Typically, the best places to advertise for the biggest ROI are Instagram, Facebook, Twitter, Youtube, and Pinterest. The best thing about social media is that it’s really cheap to advertise there. If you find organic reach for a post on Facebook, it’s around 30 to 40 conversions for every £1 spent. The same thing works on Instagram — around 1 conversion for every £1 spent.
Even Google search can often underperform, but the organic amount found via Google +1 can mimic the ad cost if you focus on the right posts. However, if you are pushing timing and you wish to get high ROI, you can get the best of both worlds by using Google Ads and match synonyms (with context) to your search terms.
A simple mantra you can follow for organic search to reach Twitter followers is to “keep it simple.” It’s all about posting content that delivers a unique value to your followers, fans, and followers of your brand.
The core principle of LeverageBrand is to “leverage your demographic and local characteristics to amplify your audience’s subjective experiences with you.” Everything that can be leveraged is relevant here. So, in order to get to the right audience, show your value first before leveraging your niche to get there.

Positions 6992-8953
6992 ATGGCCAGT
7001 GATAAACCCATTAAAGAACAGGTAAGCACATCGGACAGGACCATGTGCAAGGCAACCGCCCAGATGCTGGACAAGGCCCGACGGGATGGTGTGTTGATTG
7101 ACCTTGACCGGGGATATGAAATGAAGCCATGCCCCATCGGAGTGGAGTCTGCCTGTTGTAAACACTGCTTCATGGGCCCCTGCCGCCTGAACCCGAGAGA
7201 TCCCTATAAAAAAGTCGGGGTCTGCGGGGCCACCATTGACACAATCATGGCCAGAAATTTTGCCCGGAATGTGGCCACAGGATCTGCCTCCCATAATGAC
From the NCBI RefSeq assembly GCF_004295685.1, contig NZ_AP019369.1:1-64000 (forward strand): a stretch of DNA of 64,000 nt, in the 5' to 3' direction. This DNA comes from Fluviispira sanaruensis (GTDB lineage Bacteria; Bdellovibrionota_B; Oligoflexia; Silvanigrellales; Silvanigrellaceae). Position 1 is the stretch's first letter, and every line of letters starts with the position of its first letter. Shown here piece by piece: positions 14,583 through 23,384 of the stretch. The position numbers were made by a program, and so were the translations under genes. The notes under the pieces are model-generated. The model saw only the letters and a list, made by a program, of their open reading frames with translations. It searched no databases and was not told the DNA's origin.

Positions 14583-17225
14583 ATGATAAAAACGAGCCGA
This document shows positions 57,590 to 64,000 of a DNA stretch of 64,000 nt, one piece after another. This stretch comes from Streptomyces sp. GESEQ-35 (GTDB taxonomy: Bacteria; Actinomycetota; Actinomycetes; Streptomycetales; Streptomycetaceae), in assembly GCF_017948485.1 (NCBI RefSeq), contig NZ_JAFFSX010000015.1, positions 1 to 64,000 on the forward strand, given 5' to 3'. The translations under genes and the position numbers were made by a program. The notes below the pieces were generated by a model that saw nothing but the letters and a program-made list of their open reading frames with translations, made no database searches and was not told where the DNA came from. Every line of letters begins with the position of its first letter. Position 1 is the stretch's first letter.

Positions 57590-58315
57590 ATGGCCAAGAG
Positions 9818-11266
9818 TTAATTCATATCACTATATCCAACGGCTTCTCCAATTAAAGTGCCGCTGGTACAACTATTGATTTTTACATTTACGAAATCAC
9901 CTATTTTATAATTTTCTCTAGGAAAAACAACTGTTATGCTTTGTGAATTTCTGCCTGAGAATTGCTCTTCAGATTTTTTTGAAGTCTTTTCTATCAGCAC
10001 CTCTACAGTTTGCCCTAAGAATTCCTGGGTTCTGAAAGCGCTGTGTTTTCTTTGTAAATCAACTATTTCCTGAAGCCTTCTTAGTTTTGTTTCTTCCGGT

Feel free to skip straight to the section that relates to you!
Similar to the previous point, leveraging your social accounts shouldn’t be limited to Instagram and Facebook. Nor should it be limited to keywords. As LeverageBrand explains, once you have engaged your audience on multiple channels, you can leverage them all from one single post.
Google +1 is a great way to maximize your reach and reach your business in a big way. However, it’s important to understand that when you are ‘dating’ your audience, you are not looking for a long-term relationship. What you are looking for is long-term transactions.
How much does it cost to advertise on social media platforms, and what are the costs associated with creating ads?